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RESEARCH ARTI CLE Open Access

Influence of non ionizing radiation of base stations


on the activity of redox proteins in bovines
Michael Hssig
1*
, Marietta Wullschleger
1
, Hanspeter Naegeli
2
, Jaqueline Kupper
2
, Bernhard Spiess
3
, Niels Kuster
4
,
Myles Capstick
4
and Manuel Murbach
4
Abstract
Background: The influence of electromagnetic fields on the health of humans and animals is still an intensively
discussed and scientifically investigated issue (Prakt Tierarzt 11:15-20, 2003; Umwelt Medizin Gesellschaft 17:326-332,
2004; J Toxicol Environment Health, Part B 12:572597, 2009). We are surrounded by numerous electromagnetic
fields of variable strength, coming from electronic equipment and its power cords, from high-voltage power lines
and from antennas for radio, television and mobile communication. Particularly the latter causes controversy, as
everyone likes to have good mobile reception at anytime and anywhere, whereas nobody wants to have such a
basestation antenna in their proximity.
Results: In this experiment, the NIR has resulted in changes in the enzyme activities. Certain enzymes were disabled,
others enabled by NIR. Furthermore, individual behavior patterns were observed. While certain cows reacted to NIR,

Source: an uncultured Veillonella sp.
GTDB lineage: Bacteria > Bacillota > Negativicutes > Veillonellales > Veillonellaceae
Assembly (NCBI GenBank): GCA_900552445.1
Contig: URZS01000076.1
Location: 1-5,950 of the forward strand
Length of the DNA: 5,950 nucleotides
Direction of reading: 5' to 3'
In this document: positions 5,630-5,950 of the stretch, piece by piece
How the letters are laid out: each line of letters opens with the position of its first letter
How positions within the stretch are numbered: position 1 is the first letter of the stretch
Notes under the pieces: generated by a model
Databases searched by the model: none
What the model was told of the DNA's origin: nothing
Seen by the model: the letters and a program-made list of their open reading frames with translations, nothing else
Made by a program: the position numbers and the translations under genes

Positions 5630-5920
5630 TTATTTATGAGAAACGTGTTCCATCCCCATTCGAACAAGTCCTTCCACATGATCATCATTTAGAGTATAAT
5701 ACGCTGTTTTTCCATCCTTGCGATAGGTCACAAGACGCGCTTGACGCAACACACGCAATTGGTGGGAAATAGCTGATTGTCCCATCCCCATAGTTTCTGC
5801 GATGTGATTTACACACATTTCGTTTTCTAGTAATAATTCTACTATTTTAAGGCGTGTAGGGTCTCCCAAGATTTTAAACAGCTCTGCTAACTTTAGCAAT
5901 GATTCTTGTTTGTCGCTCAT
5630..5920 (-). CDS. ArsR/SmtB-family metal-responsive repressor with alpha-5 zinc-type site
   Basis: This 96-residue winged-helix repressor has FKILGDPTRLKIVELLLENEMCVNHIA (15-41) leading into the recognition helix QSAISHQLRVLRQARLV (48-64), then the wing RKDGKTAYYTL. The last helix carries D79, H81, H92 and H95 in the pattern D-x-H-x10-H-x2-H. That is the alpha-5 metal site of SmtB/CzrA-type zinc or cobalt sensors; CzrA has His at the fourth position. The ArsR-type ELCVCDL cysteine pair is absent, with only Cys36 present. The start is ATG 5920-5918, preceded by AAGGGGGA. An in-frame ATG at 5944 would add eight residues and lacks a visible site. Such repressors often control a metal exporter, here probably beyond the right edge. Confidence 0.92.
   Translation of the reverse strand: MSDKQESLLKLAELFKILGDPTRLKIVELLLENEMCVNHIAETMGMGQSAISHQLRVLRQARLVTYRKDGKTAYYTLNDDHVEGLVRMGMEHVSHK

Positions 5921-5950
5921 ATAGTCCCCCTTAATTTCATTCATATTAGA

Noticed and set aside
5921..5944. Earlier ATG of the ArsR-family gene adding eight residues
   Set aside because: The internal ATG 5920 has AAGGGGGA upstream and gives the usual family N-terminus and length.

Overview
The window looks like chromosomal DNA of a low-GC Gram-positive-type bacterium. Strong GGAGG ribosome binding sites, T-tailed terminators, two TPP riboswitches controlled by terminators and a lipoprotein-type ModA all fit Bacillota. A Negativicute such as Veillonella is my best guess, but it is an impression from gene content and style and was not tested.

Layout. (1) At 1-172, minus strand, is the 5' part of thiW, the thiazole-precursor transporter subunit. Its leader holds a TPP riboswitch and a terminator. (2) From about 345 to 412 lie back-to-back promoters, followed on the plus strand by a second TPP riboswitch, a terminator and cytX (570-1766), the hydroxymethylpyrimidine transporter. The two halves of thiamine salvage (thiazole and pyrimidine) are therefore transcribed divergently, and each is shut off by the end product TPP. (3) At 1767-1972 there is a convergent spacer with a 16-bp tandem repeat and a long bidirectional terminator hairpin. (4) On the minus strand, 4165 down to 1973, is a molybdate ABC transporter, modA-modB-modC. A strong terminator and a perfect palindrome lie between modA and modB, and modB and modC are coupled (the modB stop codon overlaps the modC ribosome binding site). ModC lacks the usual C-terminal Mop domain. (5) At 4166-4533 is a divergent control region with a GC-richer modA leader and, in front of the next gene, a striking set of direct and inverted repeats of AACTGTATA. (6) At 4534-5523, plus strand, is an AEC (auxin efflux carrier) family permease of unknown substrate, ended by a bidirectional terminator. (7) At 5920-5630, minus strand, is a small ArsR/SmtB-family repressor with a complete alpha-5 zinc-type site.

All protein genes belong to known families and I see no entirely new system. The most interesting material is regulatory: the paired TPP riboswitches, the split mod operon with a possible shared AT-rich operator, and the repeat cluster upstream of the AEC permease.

others did not react at all, or even inversely.
Conclusion: The present results coincide with the information from the literature, according to which NIR leads to
changes in redox proteins, and that there are individuals who are sensitive to radiation and others that are not.
However, the latter could not be distinctly attributed there are cows that react clearly with one enzyme while
they do not react with another enzyme at all, or even the inverse. The study approach of testing ten cows each
ten times during three phases has proven to be appropriate. Future studies should however set the post-exposure
phase later on.
Keywords: Bovine, Non ionizing radiation (NIR), Handy antenna, Oxidative stress
Background
The effect of electromagnetic fields associated with mobile
telephones on the health of human beings and animals is
still controversial (Lscher [1]; for details see SCENIHR
[2]) [3,4]. In a former clinical case study [5] a potential
association of nuclear cataracts in newborn calves and the
installation of a mobile phone antenna on the affected
farm was determined. The risk for severe nuclear cataracts
in the calves from this farm was 3.5 times higher than
the Swiss average. All infectious and toxic etiologies that
usually occur in Switzerland were ruled out. Two other
publications, based on an investigation on Swiss veal
calves, documented relations between the exposure to
electromagnetic waves in the frequency range of mobile